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Malachi 1:1-2:9: God's Love and the Honor of His Name Print E-mail
Sunday, 09 May 2010

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We often spend the last days of a particular time period preparing for whatever is next.  Teachers spend their last few days at school getting ready for the next batch of students.  Athletes spend their last days in college getting ready for their professional careers.  Since it is Motherís Day, I should add that mothers often spend the last days of their pregnancy getting ready for their new baby, or as in our case preparing to be away for awhile as we waited for the phone call that Isaiah was about to be born.  Last days are often a time of preparation for whateverís next.

I bring this up to point out that Malachi is the last of the prophets.  Of course this is true in our Bibles (last book in the Old Testament), but it is also true historically (he was the last of the prophets to prophesy in history).  His being last does not mean that he is more important or more significant than the other prophets, but it is notable in that he is the last prophet to prophesy before the coming of Christ.  I think in many ways the book of Malachi is preparing us for what is next in redemptive history, namely the birth, life, death, and resurrection of Christ.  Of course it would be 400 years after Malachi prophesied before Christ would be born.  Yet, his message gets us ready for the arrival of our Savior.  It points to the end of the priesthood (as we will see this morning).  It points us to the coming of John the Baptist (see 3:1ff and 4:5).  And it points us to the very coming of Christ (see 4:5-6).  Yes his message was pertinent to his original audience, but it is also important for us as followers of Christ.  Thus, we need to hear his message and see how it points us to our Savior

Before we look at our particular text this morning, let me offer a few introductory words for the book as a whole.  Although the name ĎMalachií in 1:1 could be translated Ďmy messengerí, I take it to be an identification of the particular prophet that the Lord used to deliver His word to Israel.  As we have noted in our discussions of Haggai and Zechariah, the Lord had sent the people of Israel into Exile.  Yet, they had returned and rebuilt the Temple (as we see in those other books).  Malachi is writing several years after the Temple has been completed and sacrifice resumed.  He writes to correct the errors of Israelís worship and obedience to God.  Things had not gone as they thought they would after the Temple was complete, so it appears that many began to question and doubt God.  The book of Malachi contains six disputations where certain questions are answered concerning the peopleís service to God.  Our text this morning contains two of the six disputations, involving a question from the people and one from the priests.  I want to use these two questions as the outline for my message.  Letís begin with the question of the people.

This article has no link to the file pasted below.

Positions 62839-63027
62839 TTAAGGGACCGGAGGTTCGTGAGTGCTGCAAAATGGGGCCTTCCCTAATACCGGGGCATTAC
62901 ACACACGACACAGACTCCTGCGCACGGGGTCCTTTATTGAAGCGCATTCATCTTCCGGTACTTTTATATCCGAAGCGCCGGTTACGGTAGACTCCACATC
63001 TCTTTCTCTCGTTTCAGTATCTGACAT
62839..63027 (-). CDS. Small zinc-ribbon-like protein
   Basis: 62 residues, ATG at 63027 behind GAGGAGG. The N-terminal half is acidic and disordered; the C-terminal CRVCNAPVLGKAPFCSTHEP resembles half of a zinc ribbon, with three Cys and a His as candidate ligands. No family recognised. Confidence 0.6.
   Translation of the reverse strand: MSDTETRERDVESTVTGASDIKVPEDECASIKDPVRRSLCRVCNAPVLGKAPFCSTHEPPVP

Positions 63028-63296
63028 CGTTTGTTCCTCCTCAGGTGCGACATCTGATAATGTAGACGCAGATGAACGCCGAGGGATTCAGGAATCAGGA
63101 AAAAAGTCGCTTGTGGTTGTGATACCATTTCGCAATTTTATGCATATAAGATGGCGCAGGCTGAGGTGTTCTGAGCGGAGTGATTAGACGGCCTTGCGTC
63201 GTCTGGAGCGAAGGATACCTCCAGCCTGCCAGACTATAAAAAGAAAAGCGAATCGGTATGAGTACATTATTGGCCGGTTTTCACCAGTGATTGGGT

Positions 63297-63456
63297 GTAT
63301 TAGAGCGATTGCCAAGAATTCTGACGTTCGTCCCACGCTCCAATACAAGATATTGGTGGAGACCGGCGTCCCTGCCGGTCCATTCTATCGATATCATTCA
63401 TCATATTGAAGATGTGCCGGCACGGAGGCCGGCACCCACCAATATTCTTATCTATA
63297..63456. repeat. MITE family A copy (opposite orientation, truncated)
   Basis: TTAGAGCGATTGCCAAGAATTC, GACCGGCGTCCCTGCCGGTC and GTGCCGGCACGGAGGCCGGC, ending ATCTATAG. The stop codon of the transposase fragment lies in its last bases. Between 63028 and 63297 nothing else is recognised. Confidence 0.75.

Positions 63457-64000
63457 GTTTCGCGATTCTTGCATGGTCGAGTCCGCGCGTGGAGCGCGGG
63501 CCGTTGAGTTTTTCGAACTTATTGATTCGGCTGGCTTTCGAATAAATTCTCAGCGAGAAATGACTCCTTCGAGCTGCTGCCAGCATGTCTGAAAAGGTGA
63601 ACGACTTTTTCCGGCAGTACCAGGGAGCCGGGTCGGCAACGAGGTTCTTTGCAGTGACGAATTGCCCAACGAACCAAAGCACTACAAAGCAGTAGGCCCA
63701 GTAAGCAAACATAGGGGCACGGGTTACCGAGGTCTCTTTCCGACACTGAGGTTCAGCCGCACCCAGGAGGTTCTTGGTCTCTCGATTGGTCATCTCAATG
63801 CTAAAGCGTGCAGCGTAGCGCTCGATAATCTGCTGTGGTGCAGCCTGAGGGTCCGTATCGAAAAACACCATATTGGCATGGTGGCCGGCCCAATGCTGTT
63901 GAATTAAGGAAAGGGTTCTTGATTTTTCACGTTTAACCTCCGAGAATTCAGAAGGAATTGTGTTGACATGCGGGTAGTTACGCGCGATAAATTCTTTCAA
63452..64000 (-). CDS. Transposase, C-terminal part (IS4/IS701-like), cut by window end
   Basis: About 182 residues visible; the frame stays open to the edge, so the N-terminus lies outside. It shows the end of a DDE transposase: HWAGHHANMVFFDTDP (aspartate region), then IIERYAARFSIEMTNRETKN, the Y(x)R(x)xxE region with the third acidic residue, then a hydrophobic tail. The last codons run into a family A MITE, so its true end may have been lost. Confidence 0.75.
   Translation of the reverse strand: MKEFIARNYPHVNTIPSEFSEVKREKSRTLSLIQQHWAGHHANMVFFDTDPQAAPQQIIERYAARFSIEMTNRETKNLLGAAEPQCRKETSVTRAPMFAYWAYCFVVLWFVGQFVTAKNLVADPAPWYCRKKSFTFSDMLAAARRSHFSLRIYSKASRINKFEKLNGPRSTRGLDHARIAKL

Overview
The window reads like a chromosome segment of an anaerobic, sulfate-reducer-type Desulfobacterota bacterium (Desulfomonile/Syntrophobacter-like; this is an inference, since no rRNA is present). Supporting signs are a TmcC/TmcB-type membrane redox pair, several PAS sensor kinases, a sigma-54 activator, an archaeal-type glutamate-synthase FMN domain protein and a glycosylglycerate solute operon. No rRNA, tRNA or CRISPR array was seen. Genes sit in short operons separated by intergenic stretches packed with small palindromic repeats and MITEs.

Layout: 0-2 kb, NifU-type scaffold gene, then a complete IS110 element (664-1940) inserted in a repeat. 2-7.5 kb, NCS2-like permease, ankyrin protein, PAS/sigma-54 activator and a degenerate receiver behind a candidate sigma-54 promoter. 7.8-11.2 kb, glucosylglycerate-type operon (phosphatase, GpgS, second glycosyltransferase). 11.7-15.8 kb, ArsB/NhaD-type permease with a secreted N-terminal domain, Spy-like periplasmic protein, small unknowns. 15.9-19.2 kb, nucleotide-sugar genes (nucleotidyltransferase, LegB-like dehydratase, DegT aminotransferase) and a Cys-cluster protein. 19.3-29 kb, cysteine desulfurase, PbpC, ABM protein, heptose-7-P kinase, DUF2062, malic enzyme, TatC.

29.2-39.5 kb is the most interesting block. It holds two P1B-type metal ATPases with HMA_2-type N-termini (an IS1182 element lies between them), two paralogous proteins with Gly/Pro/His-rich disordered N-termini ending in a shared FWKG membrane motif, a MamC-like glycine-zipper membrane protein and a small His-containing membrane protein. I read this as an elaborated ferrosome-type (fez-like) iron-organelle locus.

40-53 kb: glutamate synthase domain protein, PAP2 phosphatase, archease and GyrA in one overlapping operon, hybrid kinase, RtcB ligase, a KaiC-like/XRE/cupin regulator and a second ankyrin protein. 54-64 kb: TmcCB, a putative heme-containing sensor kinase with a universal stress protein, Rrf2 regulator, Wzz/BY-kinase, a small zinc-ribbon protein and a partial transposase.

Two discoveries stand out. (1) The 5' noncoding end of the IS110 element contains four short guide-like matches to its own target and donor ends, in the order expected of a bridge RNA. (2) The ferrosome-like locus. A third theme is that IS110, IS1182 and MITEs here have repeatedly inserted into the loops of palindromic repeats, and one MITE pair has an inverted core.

The peopleís question to God: How have you loved us (1:2-5)?

Godís message to Israel begins with his love for them.  Look at 1:2a.  Israel had faced the just judgment of exile.  She had struggled in the building of the Temple.  She was facing a time of waiting and frustration.  Thus, God wants her to know that she is loved.  He cares for Israel just as He always has.  They are His beloved people and He is their God.

Yet, they are not convinced and they ask in verse 2b: ĎHow have you loved us?í  They looked around at their circumstances and saw no evidence of Godís love.  Nothing was going right.  Nothing was what they expected.  So how could God tell them that He loved them?  In short, they wanted proof of Godís love for them.